Please note that the following document, although believed to be correct at the time of issue, may not represent the current position of the CRA.
Prenez note que ce document, bien qu'exact au moment émis, peut ne pas représenter la position actuelle de l'ARC.
Principal Issues: 1. Do block fees qualify for the METC?
Position: 1. Block fees could qualify if the required conditions are met.
Reasons: 1. The block fees must be in respect of medical services to a medical practitioner.
November 28, 2014
We are replying to the correspondence you sent on May 8, 2014, to the Shawinigan tax centre and which was forwarded to us for reply. As a representative of a health and dental claims insurer, you asked if an amount paid for an "executive assessment" meets the eligibility requirements of the medical expense tax credit ("METC") for the purpose of determining whether any reimbursement may be made to an individual pursuant to the terms of a plan of insurance.
This technical interpretation provides general comments about the provisions of the Income Tax Act (the "Act") and related legislation. It does not confirm the income tax treatment of a particular situation involving a specific taxpayer but is intended to assist you in making that determination. The income tax treatment of particular transactions proposed by a specific taxpayer will only be confirmed by this Directorate in the context of an advance income tax ruling request submitted in the manner set out in Information Circular IC 70-6R6, Advance Income Tax Rulings and Technical Interpretations.
The Canada Revenue Agency's (CRA) general views regarding the METC can be found in Income Tax Folio S1-F1-C1, Medical Expense Tax Credit available at www.cra-arc.gc.ca.
Based on our review of the documentation submitted with your query, the amount paid appears to be a "block fee" to a medical clinic for a variety of services, the primary one of which is a comprehensive health and lifestyle assessment. The documentation notes that the services provided are generally not covered by the Ontario Health Insurance Plan, however, when a patient requires services covered by OHIP, then the provincial plan is billed accordingly.
The fact that a payment for otherwise eligible medical expenses is made in the form of a block fee would not disqualify the payment for the purpose of the METC. As noted in paragraph 1.29 of folio S1-F1-C1, "an amount paid to a medical clinic that can reasonably be considered a prepayment of services that are to be provided over the course of the year and are actually provided in that year (block fees) will generally be an eligible medical expense."
A block fee is an eligible medical expense for the purpose of the METC only to the extent that it is paid for eligible medical expenses as described in subsection 118.2(2) of the Act. Paragraph 118.2(2)(a) of the Act allows an amount paid to a medical practitioner, dentist, nurse or licensed hospital in respect of medical services or dental services.
Subsection 118.4(2) of the Act states that a reference to a "medical practitioner" is a reference to a person who is authorized to practice as such pursuant to the laws of the jurisdiction in which the service is rendered. Thus, a medical doctor is a medical practitioner. A list of authorized medical practitioners by province or territory for the purpose of claiming the METC can be found at www.cra.gc.ca/medical. As explained in paragraph 1.28 of folio S1-F1-C1, payments made to a corporation, partnership, society or association for any medical services rendered by their employees or partners are eligible only where the person providing the medical services is a medical practitioner.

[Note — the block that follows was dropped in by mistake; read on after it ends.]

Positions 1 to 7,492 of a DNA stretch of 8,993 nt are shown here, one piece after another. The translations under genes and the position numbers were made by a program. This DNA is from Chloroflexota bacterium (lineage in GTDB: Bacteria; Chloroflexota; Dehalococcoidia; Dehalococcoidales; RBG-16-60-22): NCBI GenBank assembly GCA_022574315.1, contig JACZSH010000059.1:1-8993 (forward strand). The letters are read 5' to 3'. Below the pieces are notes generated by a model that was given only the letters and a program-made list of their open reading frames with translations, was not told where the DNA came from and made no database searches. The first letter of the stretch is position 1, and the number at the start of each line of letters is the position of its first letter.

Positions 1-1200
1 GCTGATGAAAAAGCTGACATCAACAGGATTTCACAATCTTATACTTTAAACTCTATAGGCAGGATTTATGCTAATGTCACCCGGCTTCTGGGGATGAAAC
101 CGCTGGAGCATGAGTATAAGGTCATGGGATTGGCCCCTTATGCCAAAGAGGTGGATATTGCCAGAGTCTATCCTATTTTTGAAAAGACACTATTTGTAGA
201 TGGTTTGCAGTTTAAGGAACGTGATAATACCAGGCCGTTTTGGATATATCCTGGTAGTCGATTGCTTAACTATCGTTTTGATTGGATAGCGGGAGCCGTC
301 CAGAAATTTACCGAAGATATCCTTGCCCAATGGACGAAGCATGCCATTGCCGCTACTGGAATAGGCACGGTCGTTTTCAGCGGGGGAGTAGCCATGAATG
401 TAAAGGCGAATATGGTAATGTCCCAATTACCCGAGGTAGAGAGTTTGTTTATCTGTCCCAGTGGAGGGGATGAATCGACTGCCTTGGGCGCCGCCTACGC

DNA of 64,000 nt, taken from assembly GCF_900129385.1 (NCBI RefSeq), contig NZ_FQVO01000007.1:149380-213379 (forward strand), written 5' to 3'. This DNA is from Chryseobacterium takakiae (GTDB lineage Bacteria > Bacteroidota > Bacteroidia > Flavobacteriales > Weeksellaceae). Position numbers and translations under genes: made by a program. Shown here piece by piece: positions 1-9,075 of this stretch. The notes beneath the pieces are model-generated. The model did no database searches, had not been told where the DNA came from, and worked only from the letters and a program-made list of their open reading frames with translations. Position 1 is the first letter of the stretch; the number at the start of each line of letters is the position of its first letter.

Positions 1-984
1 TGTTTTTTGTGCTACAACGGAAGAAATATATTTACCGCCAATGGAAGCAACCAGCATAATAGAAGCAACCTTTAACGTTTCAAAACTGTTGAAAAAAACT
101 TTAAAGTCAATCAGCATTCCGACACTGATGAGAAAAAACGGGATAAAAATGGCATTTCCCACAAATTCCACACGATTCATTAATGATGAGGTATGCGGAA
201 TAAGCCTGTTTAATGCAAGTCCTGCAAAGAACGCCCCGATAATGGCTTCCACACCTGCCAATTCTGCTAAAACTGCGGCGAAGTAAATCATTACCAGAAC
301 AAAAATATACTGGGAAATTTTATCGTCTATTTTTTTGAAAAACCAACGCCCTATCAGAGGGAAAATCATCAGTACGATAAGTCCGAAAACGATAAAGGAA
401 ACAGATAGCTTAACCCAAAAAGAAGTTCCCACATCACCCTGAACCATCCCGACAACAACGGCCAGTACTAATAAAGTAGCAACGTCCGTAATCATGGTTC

A list of staff on the medical clinic's website indicates all those listed, with the exception of one individual, would qualify as authorized medical practitioners in the province of Ontario for the purpose of subsection 118.4(2) of the Act. Services provided by the person listed as a personal trainer would not qualify for the METC.
Paragraph 1.26 of folio S1-F1-C1 explains that "medical services" are diagnostic, therapeutic or rehabilitative services that are performed by a medical practitioner acting within the scope of his or her profession. While it appears that some portion of the services covered by the block fee will be provided either directly by, or under the general care of a doctor, it does not appear that all components of the services would qualify as medical services or other medical expenses. For example, the supply of a first aid kit would not likely qualify as a medical expense for the purposes of the METC.
Whether a particular service meets the required conditions is a question of fact. Where the block fee includes services which do not meet the required conditions, that portion of the block fee would not qualify for the METC.
Limitation Cosmetic services
Although you have not indicated that services are provided for cosmetic purposes, we would like to note that cosmetic services are subject to additional limitations under the Act. Subsection 118.2(2.1) of the Act specifically excludes amounts paid for medical or dental services which are provided purely for cosmetic purposes, unless they are necessary for medical or reconstructive purposes. Where the block fee includes cosmetic services which are not necessary for medical or reconstructive purposes, that portion of the block fee would not qualify for the METC.
As noted in paragraph 1.16 of folio S1-F1-C1, qualifying medical expenses of an individual do not include any expense for which the individual has been reimbursed except to the extent that the amount is required to be included in income.
We trust our comments will be of assistance.
Pamela Burnley, CPA, CA
Tax Credits and Ministerial Issues
Business and Employment Division
Income Tax Rulings Directorate
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